Oldham Athletic's decision to sack manager Dave Penney leads to Nobes discussing the increasingly impossible job of football management.
"He is a very professional and thorough person who ticked all the boxes and who has an excellent track record. We are delighted to welcome a manager of Dave's calibre to Boundary Park."
The words of Oldham's managing director, Simon Colney, in April last year. The Latics had just appointed former Doncaster manager Dave Penney as their new boss.
Just 12 months later, and Penney was sacked by the club after a disappointing season saw them flirt with relegation and end up a disappointing 16th.
"It is a hard job, there's no doubt about it. It's very difficult to compete and the fans have to realise that," said Colney in reaction to Penney's departure.
All of which begs the question why, when he knows how difficult it is for Oldham to challenge on their budget, have the board decided the manager is to blame?
Even more so, does one disappointing campaign make a manager whom he once described as "ticking all the boxes" suddenly unsuitable for the job?
If Athletic fans must face up to the difficulty of challenging in a league with the likes of Leeds, Norwich, and Southampton, then the board must also wake up to the realities of football management.
Even good managers - and Penney's track record deserves respect - can take time to strike the right formula, find the right players, and develop a winning team.
When you're striving to punch above your weight - as Oldham have acknowledged - it's even more important to give a manager time and exercise patience.
Quick fix jobs are few and far between - and are usually built around the kind of ugly football fans loathe.
Indeed, the kind of quick fix job Ronnie Moore did at Boundary Park. Taking a side who just survived in the previous season, and finishing just outside the play-offs a year later.
Of course, poor season ticket sales from fans, turned off by their Saturday afternoon watching, saw him fired.
What then are Oldham hoping for? Challenging at the top end of the division playing good football? Unfortunately, that's just what they were doing under John Sheridan before he was removed last term.
Sooner or later the Manchester club must wake up to the fact that, if they're to end their 13-year spell in the third tier, they must give a manager the time to build a successful team.
Excessive chopping and changing simply does not work - as we have argued countless times on this site over the last season.
Ironically, I wrote myself just the day before Penney's sacking that, given the club's track record, he would have every right to feel nervous about his long-term future.
However, instead of going down the line of the usual club-bashing, let us take time to think just how the managers themselves must be feeling.
Quite simply, football management is turning into an impossible job. Unrealistic demands, huge pressure, lack of patience from employers, and job instability. Hardly an appealing working environment.
And a working environment it is. Sometimes it's easy to forget that this game we love is not just a passion for players and managers - it is their way of life, their source of income.
It is their means by which to pay the bills, look after their family, and provide for their children.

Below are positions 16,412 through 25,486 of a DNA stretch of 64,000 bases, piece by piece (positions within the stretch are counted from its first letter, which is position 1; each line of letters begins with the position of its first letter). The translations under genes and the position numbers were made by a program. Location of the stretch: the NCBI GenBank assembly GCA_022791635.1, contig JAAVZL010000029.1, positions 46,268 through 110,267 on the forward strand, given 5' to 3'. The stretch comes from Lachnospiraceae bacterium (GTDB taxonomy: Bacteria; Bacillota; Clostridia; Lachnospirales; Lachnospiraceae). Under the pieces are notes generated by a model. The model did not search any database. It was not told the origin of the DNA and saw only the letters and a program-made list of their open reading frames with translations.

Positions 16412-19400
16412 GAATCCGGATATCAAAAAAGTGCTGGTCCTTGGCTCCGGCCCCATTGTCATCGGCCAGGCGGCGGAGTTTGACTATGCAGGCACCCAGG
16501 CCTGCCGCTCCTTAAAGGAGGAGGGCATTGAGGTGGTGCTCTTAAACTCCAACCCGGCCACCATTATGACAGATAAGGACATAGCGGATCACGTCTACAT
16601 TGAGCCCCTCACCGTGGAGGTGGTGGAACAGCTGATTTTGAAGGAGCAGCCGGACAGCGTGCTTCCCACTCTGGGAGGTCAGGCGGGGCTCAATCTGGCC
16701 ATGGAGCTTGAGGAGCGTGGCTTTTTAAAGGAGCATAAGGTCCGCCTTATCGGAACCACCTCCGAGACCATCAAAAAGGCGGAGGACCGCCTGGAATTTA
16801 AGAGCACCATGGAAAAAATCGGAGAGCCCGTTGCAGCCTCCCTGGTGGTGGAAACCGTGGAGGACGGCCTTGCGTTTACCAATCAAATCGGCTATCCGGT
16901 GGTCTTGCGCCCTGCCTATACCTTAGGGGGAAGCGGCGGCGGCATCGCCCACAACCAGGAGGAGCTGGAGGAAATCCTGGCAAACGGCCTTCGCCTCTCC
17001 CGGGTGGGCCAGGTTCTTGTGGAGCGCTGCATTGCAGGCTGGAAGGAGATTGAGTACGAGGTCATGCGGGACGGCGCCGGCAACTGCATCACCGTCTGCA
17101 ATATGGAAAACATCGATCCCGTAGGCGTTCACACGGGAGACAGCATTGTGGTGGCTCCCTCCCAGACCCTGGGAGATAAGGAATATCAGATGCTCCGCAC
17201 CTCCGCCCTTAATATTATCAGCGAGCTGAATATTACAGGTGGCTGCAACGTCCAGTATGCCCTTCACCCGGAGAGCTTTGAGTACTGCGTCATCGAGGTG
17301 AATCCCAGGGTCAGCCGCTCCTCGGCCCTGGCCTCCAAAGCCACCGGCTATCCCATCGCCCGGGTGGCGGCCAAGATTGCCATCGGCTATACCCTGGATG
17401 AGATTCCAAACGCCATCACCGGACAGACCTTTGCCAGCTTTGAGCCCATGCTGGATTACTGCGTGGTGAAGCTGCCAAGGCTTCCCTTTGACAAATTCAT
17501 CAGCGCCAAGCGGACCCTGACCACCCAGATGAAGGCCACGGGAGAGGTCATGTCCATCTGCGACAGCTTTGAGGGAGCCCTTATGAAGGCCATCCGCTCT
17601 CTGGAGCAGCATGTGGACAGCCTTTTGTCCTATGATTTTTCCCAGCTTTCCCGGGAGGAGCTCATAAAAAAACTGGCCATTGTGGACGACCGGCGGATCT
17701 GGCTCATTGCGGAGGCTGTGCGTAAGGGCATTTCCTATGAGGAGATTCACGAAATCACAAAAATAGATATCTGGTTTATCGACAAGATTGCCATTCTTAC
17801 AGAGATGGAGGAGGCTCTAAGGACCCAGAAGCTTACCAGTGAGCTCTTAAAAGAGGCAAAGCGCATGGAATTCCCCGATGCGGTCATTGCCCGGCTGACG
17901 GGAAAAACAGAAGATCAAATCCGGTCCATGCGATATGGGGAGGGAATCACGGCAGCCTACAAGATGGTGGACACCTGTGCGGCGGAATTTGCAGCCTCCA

Somewhere along the way as fans heckle and boo and jeer after a game on Saturday afternoon we forget that managers - and players - are just human beings.
They're doing a job - and being judged on it by thousands in person and millions on TV. They're trying their best, and yes, like everyone, they make mistakes along the way.
In some cases - they are out of their depth, they need to be removed when they fail, and there is a time that changes have to be made.
However, the key question in regards to Penney and many others is whether 12 months is really a fair length of time for that kind of judgement to be made?
Let's get things into perspective. Oldham haven't been relegated under Penney. Instead, they've gone through a transitional season where they've sometimes struggled - particularly for any consistency.
Should that really come as a surprise when a manager is working with a team that aren't purely players he recruited. It's quite likely he would have looked to ship out some under performers in the summer and bring in his own players.
Only when a manager has his own players and a team he can rightly call his own can he fairly be judged. That might take time, and it certainly requires patience from the terraces, but it's also a fact.
Unless a manager is massively backed in the transfer market - like Nottingham Forest did with Billy Davies last summer - it is impossible to construct a whole new team that is capable of challenging in less than a year.
If such backing doesn't transpire, then everyone at a club must understand that a transitional season is more than likely to transpire.
It might not be great box office, it might not sell season tickets, and it might not get fans excited before the start of a season. However, it is the reality of football management.
Penney's tale is not a lone one this season either. John Trewick was dismissed by Hereford after less than a year in charge. Mike Newell's tenure at Grimsby lasted a little over a year.
Similarly with Brendan Rodgers at Reading and Brighton's Russell Slade. Managers who were given only a matter of months to achieve instant results.
It makes you wonder what possesses them to get back into the game - Slade has already found re-employment at Leyton Orient.
It is why people describe football as a 'drug' - something those involved in can't get enough of, even if they find themselves tossed out by it unfairly.
In effect, it is the enduring lure of the beautiful game. While high on beauty though, football seems to be severely lacking in the brains department. It's time for it to wise up.